Python courses teaching user guide (the easy way)

Python courses teaching user guide (the easy way)

Python programming is simple: with only a few lines of code, you can do incredible things. Adopting just the most essential aspects, on the other hand, has a disadvantage: it is difficult to expand. This is not to argue that the software cannot handle large amounts of data; it certainly can.

Rather, it means that it will be impossible to expand to a bigger and larger codebase. To put it another way, if you don’t start using classes, you’ll end up with a jumbled file full of spaghetti code. We’ll go over everything you need to know about classes, objects, and instances in this Python Classes Tutorial. With this in mind, you’ll be able to write great code in no time.

 

Table of Contents about Python courses teaching user guide (the easy way)

Here’s what we are going to cover today:

 

Python courses teaching user guide (the easy way)

Python Classes Tutorial: the basics

We should have a notion of the theory before developing the code. Don’t worry if you’re still puzzled after reading the next parts. When you get to the code, you’ll see how everything fits together.

Python Classes are Required

Think about how you would manage a file, like we did in this session. You’ll need to open a file, read some of its contents, perhaps write something, and then close it. Python does, in fact, provide file-handling procedures, but for the sake of this explanation, let’s assume it doesn’t. You’d have to construct a function that opens the file and returns a variable that lets you read and write to it. Then you may implement some read, write, and close functions that account for that variable. Your routines will work as shown in the following example.

file_handler = open(“filename.txt”)
some_text = read(file_handler)
write(file_handler, “Some other text..”)
close(file_handler)

At first glance, you might think everything is okay. It is, in fact, Python implements similar functions to handle files. However, functions heavily rely on the outer scope. The read function will necessarily need a file handler, provided by the outer scope. And the same is true for the write and close functions. We can say the following about this code:

With functions, you separate the logic (the functions) from the data (the variables). However, you separate also the logic from the data it strictly needs in order to be functional.

In other words, our final goal here is to get some text from the file and write some other text to the file. However, we are also handling a file_handler variable in our outer scope to do that, in order to do what we need.

Python courses teaching user guide (the easy way)

Read More: The Complete Tutorial on Creating Python Modules

Python Classes are now available.

We wish to separate the logic and the intermediate data it requires from the data using classes. As a result, this is a legitimate Python class definition.

A class is the specification of an entity that is represented by its data and the logic that must be applied to that data.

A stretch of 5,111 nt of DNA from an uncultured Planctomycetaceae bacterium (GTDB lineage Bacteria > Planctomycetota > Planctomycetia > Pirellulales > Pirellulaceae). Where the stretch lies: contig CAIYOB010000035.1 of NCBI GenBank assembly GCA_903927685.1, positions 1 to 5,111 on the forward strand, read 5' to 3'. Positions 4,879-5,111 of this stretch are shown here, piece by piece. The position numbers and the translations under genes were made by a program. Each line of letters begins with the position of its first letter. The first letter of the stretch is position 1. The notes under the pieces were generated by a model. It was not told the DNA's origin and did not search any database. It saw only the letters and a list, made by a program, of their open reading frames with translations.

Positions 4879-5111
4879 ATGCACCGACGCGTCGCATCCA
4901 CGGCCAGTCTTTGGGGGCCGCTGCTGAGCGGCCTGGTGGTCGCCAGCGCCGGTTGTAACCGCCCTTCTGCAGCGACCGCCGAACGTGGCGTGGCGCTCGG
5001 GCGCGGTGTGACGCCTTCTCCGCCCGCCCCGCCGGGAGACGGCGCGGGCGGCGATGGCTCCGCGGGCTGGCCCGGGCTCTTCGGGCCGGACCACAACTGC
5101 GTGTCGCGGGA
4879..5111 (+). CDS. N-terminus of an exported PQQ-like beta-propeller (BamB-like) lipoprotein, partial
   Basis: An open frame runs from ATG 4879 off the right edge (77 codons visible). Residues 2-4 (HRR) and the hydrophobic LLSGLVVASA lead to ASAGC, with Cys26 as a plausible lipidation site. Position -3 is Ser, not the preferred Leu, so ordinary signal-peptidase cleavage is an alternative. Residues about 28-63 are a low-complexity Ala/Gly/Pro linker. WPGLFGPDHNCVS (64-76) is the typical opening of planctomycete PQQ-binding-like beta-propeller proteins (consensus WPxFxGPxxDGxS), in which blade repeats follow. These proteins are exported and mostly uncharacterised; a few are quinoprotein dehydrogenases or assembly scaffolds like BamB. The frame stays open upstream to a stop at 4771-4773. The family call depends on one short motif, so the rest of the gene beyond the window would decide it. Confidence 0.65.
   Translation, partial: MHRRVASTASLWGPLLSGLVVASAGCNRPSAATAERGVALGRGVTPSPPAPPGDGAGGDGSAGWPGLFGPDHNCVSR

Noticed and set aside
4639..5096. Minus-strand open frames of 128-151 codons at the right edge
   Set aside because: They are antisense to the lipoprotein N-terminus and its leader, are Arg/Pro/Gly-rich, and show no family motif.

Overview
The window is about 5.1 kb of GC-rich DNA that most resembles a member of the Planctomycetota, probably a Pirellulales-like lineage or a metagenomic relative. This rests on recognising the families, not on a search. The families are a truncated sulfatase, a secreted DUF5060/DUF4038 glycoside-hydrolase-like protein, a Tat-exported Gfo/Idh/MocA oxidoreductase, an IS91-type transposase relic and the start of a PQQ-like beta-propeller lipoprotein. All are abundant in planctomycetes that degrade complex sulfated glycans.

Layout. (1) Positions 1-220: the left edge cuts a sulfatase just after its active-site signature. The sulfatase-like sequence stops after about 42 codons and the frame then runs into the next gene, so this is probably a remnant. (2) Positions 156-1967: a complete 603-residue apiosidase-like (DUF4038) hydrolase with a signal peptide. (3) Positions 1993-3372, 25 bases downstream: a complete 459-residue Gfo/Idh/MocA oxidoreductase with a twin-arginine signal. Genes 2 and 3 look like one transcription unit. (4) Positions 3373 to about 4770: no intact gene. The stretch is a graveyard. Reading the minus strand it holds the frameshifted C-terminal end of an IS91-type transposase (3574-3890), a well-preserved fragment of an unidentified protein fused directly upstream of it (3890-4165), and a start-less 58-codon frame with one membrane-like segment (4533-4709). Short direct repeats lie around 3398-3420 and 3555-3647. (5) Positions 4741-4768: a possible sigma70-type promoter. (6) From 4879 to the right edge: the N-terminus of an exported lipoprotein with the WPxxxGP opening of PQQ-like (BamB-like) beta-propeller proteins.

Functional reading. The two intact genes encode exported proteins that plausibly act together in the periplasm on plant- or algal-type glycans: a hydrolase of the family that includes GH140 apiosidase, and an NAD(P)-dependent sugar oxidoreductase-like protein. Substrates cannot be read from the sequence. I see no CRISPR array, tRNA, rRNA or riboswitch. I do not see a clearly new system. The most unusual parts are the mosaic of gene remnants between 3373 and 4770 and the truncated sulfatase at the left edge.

Use Python Classes to create a more structured and useful Python code
Python Classes are used to bundle together some code that represents an object and solves a problem. On the left is the implementation without classes, while on the right is the version with classes.As a result, we may create a class to represent a file. It will include all of the functions that operate with the file to read, open, and close it. Furthermore, it will include the data that these functions, such as the file handler, need to function. In this manner, you (the outer scope) will interact with the file class by supplying just the information that is absolutely necessary. Instead of a file handler and some text, the write method will just need the text.

At this point, we can introduce the concept of object.

An object, or instance, of a class is a variable that has the class as type.

We already know that a variable could be a string, an integer, a list, and so on. If its type is a class, then this variable is an object (or instance) of that class.

Python Classes Tutorial: an example

Instead of defining a class to handle files, we can define a class to handle subscribers. Imagine our application handles the subscriber to a newsletter, for example. Back in the old days, the definition of a subscriber could look something like this.

sub1 = { ‘name’: ‘John’, ‘surname’: ‘Doe’, ‘mail’: [email protected] }

For every subscriber, we would have to define the fields namesurname, and mail.

Using a class

With a class, we could force the outer scope to provide this information. To define a class, we use the class keyword.

class Subscriber:
def __init__(self, name, surname, mail):
self.name = name
self.surname = surname
self.mail = mail

Don’t get scared by this code. In the first line, we are just telling Python that the keyword Subscriber (capitalized) refers to a class. In the second line, we are defining the constructor function. This is the function that Python will call when we try to create an object from the Subscriber class. To do that, we can simply write the following code.

sub1 = Subscriber(‘John’, ‘Doe’, [email protected])